Baker Hughes’s Returns in Context: An Industry Comparison
Baker Hughes’s returns compared with the industry
Baker Hughes, a GE Company (BHGE), has seen its stock price fall 10% in the past year (as of August 17, 2017). OFS (oilfield equipment and services) industry peer Halliburton has fallen 17% during the same period. (Refer to Market Realist’s series Baker Hughes’s Weakness despite Synergy Opportunities for more.)
The Energy Select Sector SPDR ETF (XLE) has returned -13% since August 17, and BHGE has underperformed the VanEck Vectors Oil Services ETF (OIH), which has returned -27% in the past year. OIH is an ETF tracking an index of 25 OFS companies.
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By comparison, the SPDR S&P 500 ETF (SPY) has significantly outperformed BHGE, returning 11% during the same period, while the Dow Jones Industrial Average (DJIA-INDEX) has surged 17% in the past year.
Crude oil price and US rigs
Since August 18, 2016, the WTI (West Texas Intermediate) crude oil price has fallen 3%, but in 2017 so far, crude oil prices have been volatile. (You can read more about the latest on crude oil prices in Will US Crude Oil Production Overshadow Inventory Draws?)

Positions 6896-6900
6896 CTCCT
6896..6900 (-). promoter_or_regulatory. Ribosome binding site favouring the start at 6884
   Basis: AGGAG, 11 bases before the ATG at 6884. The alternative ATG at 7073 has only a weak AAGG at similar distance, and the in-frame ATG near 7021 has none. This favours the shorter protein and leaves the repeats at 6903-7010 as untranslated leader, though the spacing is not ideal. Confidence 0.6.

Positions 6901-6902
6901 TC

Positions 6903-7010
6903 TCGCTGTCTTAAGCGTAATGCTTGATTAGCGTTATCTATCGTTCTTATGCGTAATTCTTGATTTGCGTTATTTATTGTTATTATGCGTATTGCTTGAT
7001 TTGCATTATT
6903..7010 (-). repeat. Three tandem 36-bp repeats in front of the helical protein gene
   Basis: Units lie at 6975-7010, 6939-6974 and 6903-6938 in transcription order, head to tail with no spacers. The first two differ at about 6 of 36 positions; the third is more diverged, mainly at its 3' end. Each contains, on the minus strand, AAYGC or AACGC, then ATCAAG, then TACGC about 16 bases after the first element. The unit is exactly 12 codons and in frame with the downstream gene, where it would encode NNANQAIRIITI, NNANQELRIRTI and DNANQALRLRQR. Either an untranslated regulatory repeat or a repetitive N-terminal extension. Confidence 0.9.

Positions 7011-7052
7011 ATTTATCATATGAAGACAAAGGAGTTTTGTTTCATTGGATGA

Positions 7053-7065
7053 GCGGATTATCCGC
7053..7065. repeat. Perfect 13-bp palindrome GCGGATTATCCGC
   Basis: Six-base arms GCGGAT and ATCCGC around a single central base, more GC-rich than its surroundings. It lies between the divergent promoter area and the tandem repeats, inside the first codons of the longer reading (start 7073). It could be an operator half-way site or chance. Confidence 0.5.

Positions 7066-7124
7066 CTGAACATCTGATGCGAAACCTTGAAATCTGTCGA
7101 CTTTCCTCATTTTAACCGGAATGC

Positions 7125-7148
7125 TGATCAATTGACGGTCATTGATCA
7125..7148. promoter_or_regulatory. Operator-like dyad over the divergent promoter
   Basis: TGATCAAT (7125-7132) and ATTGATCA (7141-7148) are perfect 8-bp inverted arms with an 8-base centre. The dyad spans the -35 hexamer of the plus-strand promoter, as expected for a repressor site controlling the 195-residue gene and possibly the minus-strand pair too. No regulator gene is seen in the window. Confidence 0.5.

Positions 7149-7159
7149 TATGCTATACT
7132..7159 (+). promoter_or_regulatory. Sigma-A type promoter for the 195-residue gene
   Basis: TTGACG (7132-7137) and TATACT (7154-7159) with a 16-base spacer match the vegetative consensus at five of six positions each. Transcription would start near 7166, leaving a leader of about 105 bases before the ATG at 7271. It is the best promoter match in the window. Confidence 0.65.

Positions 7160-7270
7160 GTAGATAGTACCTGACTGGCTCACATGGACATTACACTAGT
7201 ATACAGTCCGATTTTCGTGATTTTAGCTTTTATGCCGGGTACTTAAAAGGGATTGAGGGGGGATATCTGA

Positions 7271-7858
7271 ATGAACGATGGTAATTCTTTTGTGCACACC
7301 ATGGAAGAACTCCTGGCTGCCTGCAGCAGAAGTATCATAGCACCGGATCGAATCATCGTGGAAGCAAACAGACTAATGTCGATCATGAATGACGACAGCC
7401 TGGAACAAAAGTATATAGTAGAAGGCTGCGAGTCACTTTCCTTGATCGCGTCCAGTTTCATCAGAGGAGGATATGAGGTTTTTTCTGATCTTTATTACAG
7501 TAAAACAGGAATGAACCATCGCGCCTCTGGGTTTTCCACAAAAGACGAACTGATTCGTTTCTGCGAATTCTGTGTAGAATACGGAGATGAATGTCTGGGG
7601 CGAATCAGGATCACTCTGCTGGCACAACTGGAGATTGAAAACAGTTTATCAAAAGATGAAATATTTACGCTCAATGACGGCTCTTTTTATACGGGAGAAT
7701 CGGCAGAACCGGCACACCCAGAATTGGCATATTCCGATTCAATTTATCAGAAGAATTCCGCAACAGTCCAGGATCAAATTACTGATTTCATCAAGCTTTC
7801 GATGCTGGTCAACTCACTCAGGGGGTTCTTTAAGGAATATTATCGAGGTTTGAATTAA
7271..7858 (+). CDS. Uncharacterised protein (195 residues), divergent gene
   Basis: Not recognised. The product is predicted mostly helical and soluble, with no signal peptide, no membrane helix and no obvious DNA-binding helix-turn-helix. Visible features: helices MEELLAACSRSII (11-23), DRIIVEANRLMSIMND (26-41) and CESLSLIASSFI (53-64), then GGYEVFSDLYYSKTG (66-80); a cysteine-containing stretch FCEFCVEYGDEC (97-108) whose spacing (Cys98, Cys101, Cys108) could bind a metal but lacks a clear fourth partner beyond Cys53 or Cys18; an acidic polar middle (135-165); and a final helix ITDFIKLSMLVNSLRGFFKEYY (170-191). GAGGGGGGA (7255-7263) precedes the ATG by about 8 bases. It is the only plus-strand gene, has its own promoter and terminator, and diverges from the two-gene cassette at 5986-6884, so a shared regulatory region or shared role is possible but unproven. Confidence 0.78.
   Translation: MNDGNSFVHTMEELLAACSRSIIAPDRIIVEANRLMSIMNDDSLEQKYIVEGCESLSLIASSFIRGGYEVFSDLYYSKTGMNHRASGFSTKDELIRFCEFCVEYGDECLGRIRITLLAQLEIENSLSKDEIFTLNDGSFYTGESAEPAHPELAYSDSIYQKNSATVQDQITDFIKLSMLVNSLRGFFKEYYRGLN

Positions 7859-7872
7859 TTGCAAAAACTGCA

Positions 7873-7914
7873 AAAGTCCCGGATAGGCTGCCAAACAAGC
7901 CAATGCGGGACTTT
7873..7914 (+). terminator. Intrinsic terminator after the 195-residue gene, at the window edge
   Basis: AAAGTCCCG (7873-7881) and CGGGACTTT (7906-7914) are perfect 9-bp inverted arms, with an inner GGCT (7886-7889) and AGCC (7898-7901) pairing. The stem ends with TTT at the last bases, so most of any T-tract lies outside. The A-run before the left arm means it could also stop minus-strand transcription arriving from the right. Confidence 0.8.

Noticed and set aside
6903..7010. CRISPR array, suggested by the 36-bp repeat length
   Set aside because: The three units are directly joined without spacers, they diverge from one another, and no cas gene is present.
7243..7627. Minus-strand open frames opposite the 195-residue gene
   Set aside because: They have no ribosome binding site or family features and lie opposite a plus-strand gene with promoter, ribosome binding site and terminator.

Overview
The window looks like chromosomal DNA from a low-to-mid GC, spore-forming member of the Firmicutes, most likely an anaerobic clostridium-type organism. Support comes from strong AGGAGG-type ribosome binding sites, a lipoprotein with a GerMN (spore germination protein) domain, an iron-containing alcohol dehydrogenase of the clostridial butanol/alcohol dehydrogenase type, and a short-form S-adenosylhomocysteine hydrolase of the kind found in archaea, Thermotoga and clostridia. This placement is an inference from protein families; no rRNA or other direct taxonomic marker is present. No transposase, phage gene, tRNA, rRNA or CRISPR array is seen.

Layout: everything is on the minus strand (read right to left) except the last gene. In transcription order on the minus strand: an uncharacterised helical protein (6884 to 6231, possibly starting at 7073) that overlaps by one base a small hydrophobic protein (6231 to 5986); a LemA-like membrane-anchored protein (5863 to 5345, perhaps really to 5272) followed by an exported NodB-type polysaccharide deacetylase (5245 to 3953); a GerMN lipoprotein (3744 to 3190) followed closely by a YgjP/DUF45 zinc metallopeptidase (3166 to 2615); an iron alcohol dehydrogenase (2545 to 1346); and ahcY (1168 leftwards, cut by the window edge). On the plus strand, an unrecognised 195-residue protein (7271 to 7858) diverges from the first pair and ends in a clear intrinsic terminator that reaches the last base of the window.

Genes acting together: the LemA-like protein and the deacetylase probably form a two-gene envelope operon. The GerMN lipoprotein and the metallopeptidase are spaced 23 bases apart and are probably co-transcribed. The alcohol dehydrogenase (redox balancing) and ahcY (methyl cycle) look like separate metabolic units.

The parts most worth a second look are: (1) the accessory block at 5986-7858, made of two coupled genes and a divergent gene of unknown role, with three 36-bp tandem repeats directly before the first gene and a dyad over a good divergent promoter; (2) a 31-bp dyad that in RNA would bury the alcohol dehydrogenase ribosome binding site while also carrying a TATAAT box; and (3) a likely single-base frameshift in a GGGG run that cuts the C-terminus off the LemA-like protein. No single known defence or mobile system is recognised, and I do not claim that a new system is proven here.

Prompted by a steadier price of crude, the US rig count has risen 97% in the past year. The rig count typically indicates upstream companies’ activity trends and is an indicator of OFS companies’ revenues and earnings. (You can read about how OFS companies like Schlumberger (SLB) and Weatherford International (WFT) have been faring in recent times in Market Realist’s SLB, HAL, NOV, WFT: How They Stack Up after 2Q17.)
In this series, we’ll analyze relative valuation multiples, what market indicators are saying about BHGE’s stock, and the Wall Street analysts’ recommendations on Baker Hughes.
Let’s start with Baker Hughes’s historical valuation multiples.